Alarm over Sudan 'war crimes' amid calls to end fighting

A man walks through rubble by a bullet-riddled fence with barbed-wire, in the aftermath of clashes and bombardment in the Ombada suburb on the western outskirts of Omdurman, the twin-city of Sudan's capital, on 4 July, 2023AFP

Human Rights Watch on Tuesday called on the International Criminal Court to investigate possible "war crimes" in Sudan's Darfur region where fighting has intensified despite calls for an end to the conflict.

The New York-based group charged that the Rapid Support Forces (RSF) and allied Arab militias "summarily executed" at least 28 members of the Massalit ethnic minority when they ransacked and torched much of the town of Misterei in May.

Efforts to broker an end to the violence have continued, and the east African regional bloc IGAD on Monday led a renewed push, calling on the warring parties to "sign an unconditional ceasefire".

The Sudanese army nonetheless boycotted the gathering in Addis Ababa, dampening hopes for an end to the nearly three-month-old conflict with the RSF.

Experts believe army leader Abdel Fattah al-Burhan and his former deputy, RSF commander Mohamed Hamdan Daglo, have opted for a war of attrition and are hoping to extract more concessions at the negotiating table.

US ambassador John Godfrey, who along with other diplomats was evacuated near the start of the conflict, warned that "a military 'victory' by either of the belligerents in the Sudan conflict would entail unacceptable human cost and damage to the country".

'Negotiated exit' 

Godfrey called instead for "a negotiated exit from the crisis", which he said "does not -- and cannot -- mean returning to the status quo that existed before April 15".

Before the conflict erupted that day, the two generals had jointly ruled the country following an October putsch that derailed Sudan's fragile transition to civilian rule.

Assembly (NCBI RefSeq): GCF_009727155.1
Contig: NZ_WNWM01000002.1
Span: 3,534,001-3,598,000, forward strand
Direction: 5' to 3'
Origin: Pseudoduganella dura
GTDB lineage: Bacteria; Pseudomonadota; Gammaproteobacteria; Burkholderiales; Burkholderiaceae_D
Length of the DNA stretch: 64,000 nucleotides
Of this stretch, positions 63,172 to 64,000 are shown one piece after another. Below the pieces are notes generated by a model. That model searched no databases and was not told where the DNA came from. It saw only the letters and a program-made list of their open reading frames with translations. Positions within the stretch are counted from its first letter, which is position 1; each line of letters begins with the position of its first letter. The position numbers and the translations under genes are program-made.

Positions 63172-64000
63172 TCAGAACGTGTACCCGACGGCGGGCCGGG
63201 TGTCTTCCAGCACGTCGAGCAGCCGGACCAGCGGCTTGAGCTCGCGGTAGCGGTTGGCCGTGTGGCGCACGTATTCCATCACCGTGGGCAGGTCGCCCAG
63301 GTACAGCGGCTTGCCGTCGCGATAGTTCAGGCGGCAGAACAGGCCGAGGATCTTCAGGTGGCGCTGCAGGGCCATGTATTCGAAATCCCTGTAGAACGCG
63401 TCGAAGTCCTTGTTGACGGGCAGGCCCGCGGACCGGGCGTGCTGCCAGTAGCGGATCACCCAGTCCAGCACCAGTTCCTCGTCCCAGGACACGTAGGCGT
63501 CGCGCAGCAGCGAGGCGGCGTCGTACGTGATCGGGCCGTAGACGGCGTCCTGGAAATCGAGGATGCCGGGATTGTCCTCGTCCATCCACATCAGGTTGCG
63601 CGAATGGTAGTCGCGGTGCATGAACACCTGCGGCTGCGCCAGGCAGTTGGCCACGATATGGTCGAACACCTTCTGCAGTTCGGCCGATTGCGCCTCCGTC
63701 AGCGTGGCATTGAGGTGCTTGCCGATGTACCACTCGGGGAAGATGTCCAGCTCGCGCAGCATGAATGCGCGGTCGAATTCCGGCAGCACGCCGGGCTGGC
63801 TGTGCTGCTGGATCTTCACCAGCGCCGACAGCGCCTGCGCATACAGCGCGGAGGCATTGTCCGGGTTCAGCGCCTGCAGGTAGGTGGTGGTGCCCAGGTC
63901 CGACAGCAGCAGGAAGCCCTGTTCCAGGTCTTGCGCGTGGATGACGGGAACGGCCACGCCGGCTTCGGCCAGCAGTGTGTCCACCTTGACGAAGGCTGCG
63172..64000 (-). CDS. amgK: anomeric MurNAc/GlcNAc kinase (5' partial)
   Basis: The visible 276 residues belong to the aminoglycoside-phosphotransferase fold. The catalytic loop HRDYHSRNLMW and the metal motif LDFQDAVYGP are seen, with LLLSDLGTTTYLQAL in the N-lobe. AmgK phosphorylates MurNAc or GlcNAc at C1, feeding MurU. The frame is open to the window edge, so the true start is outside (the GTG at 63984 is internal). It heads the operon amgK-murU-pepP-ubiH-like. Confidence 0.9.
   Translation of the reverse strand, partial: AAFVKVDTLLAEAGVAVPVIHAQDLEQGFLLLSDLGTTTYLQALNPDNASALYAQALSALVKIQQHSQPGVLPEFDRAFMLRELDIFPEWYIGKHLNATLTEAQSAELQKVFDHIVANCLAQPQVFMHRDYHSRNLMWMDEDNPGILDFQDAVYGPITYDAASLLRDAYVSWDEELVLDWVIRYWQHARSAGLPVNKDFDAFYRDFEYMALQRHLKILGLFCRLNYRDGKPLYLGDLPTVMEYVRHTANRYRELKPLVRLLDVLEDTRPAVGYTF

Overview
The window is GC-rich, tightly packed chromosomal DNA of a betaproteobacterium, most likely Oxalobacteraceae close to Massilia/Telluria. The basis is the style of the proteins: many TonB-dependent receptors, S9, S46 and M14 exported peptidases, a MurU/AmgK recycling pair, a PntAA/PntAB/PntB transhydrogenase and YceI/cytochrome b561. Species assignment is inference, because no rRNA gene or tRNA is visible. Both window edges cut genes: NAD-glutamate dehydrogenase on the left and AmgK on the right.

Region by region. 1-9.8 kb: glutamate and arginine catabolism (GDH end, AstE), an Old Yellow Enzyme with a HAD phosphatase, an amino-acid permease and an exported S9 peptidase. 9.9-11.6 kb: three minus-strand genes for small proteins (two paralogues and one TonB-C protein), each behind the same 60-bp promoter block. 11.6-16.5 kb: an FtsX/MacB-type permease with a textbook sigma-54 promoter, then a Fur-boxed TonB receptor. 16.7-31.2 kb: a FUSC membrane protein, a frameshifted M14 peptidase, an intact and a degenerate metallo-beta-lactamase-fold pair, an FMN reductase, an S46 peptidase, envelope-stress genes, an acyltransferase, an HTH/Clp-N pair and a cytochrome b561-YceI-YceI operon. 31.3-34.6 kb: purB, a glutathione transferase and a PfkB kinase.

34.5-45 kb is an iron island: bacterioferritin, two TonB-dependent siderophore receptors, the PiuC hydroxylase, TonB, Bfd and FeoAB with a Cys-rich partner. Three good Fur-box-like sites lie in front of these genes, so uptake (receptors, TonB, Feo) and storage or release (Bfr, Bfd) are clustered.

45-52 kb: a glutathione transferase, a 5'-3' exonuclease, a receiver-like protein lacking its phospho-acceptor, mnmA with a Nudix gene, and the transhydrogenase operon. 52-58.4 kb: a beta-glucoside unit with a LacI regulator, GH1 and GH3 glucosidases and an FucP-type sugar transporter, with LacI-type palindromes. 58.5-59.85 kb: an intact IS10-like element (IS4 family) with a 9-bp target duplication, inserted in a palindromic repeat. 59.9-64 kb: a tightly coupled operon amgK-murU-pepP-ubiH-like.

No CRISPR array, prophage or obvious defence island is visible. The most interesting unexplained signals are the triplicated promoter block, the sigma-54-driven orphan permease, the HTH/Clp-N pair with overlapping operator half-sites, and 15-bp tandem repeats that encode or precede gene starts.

Around 3,000 people have been killed in the violence, according to the Armed Conflict Location and Event Data Project.

Godfrey further slammed "irresponsible" calls for continued fighting, pointing to the "horrific deaths by air strike of at least six people" in Khartoum North on Monday and of "at least 22 people on Friday in Omdurman".

US Assistant Secretary of State for African Affairs Molly Phee was due to meet regional and Sudanese officials Tuesday in Addis Ababa.

IGAD on Monday said it would request the African Union to look into possibly deploying the East Africa Standby Force -- which is usually tasked with election observer missions -- in Sudan "for the protection of civilians and... humanitarian access".

But such a move would likely face hurdles as the conflict has seen multiple successive ceasefires violated, preventing humanitarian aid from reaching the places most in need.

Kenyan President William Ruto, who leads the IGAD quartet tasked with finding a solution to the Sudan conflict, on Monday reiterated calls for humanitarian passages.

But Sudan's foreign ministry has repeatedly objected to his leadership of the quartet, accusing Nairobi of siding with the RSF.

Executed in schools

The RSF paramilitaries have meanwhile been accused of a litany of abuses, including some that the United Nations said could amount to crimes against humanity.

Human Rights Watch on Tuesday said dozens were killed and wounded when "several thousand" RSF fighters attack in late May on Misterei in Darfur.

Arriving at dawn "on motorcycles, horses or pickup trucks", the fighters launched an attack that resulted in the "near total burning of the town" of 46,000 residents, the watchdog said.

In response, armed members of the Massalit -- one of the key non-Arab communities in Darfur -- clashed with the RSF.

The RSF "and allied Arab militias summarily executed at least 28 ethnic Massalit", HRW said.

Civilians were "executed" in schools and mosques where they had sought shelter, witnesses told HRW.

The group charged that the violations "amount to war crimes" and called on the ICC to investigate the attack on Misterei.

The Hague is already investigating war crimes committed in Darfur during the conflict that erupted in 2003 and saw the Janjaweed -- the precursor to the RSF -- unleashed on ethnic minority rebels there in a conflict that killed over 300,000 people.